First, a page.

Another favorite part of the job is knowing she is not alone. Callie quickly built relationships with other young women she worked with. “I’ve definitely got a lot more friends. They’re really good people and it’s nice to be able to talk to older people.

Some of them help me with my college applications and essays and just getting things together.”

Graduating on time, moving into the Scholarship House, and going to college are Callie’s top priorities. “School is really important. I want to graduate and start my life.” The Scholarship House helps young adults ease into adult life while attending college and working.

“At the Scholarship House, I’m going to have to go to school and I’m going to have to work. It teaches me now when I can actually fail and be able to get back up.” Callie knows that if
things become tough to manage, she has a support system to help her work through those challenges.

“They are for me and they’re this foundation.” Even as a teenager, Callie is ready to face the future with confidence. “The Ranch gave me the skills to do it, so now I have to do what I can with what I’ve learned.”

COVID-19 Update from Youth Ranches President Bill Frye:

We are facing unprecedented times. In my 35 years of working with the Florida Sheriffs Youth Ranches, I can think of no other time like the present. We have experienced multiple financial crises, the last one taking place in 2008-2009. On each of those occasions, we took various steps to reduce the overall negative impact to our work and our mission. This will certainly be the case now, as we experience the effects of COVID-19 on our society.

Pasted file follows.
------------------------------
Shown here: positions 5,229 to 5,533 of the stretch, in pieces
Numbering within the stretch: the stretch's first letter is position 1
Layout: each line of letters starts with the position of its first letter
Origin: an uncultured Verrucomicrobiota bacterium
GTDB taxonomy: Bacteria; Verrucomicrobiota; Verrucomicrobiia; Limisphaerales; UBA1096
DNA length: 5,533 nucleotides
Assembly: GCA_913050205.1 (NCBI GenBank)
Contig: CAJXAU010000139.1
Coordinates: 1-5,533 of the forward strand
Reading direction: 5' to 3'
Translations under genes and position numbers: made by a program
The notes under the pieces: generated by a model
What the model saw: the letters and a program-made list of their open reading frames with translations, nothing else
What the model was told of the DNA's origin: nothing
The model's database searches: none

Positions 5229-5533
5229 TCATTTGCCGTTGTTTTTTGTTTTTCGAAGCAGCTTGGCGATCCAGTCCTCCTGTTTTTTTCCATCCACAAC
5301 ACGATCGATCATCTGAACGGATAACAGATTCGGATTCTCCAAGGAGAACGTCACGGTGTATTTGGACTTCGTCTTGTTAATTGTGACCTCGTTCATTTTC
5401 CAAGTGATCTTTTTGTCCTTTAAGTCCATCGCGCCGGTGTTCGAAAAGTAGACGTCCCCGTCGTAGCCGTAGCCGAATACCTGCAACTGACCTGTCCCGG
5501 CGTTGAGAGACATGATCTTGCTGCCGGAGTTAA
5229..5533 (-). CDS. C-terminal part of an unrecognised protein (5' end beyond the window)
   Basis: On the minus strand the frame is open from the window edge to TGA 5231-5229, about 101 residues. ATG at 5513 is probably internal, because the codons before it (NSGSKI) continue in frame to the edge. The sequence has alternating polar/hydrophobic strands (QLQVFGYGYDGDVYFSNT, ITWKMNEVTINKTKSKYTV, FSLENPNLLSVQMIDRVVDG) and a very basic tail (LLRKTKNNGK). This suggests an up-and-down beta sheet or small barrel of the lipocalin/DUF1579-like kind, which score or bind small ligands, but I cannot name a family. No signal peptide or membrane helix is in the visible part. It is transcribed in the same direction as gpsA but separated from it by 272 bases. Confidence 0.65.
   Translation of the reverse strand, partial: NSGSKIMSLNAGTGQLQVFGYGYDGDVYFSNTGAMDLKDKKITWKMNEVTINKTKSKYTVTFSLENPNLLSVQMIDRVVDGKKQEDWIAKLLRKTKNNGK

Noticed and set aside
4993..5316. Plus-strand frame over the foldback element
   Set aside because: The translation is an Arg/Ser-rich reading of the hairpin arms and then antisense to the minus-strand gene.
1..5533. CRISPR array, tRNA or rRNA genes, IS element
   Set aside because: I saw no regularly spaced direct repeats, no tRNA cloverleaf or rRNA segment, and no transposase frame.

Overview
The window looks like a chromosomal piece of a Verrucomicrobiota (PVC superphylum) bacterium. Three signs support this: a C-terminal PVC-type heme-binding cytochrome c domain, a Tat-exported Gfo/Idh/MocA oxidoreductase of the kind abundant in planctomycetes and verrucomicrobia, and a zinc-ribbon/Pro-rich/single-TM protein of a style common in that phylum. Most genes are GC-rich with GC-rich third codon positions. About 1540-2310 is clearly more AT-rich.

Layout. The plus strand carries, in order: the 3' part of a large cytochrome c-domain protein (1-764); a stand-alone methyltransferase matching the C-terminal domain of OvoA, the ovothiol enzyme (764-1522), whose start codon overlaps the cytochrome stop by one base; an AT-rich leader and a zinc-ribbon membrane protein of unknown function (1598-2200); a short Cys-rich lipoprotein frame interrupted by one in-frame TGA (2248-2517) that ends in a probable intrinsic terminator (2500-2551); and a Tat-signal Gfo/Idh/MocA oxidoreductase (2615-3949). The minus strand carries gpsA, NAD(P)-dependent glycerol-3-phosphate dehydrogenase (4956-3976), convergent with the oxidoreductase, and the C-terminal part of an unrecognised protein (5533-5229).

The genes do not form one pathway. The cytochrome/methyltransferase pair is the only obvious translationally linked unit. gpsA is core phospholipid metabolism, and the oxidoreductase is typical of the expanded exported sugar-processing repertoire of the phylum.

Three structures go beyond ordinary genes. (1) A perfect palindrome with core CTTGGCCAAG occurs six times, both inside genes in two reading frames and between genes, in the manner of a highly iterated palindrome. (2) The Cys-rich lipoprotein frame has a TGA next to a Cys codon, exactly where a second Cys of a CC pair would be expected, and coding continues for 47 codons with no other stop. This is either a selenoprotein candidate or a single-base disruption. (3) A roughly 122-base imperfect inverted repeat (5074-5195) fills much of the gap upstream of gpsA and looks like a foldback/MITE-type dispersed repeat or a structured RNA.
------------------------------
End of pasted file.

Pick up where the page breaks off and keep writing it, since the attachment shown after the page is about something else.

First and foremost, we are taking every measure possible to protect the health and safety of the boys and girls in our programs. At our residential campuses, taking care of children is our number one priority. This includes a heavy emphasis on hand-washing, thorough cleanings and disinfecting our facilities, and daily temperature checks and assessment of symptoms among the youth in our care. All non-essential visitors are prohibited from coming on campus until a later date, and we have implemented social distancing practices to keep our youth in smaller groups in order to be safe and still allow learning on our campuses.

We have also put steps in place among our staff, starting last week, following the recommendations from the CDC. This includes suspending agency gatherings, moving to virtual meetings, allowing staff to work remotely and postponing all non-essential travel. We made the tough decision several weeks ago to cancel our open house events in Bradenton and Bartow to avoid putting our donors — many of whom are seniors — in an environment where they could be at greater risk of contracting a virus.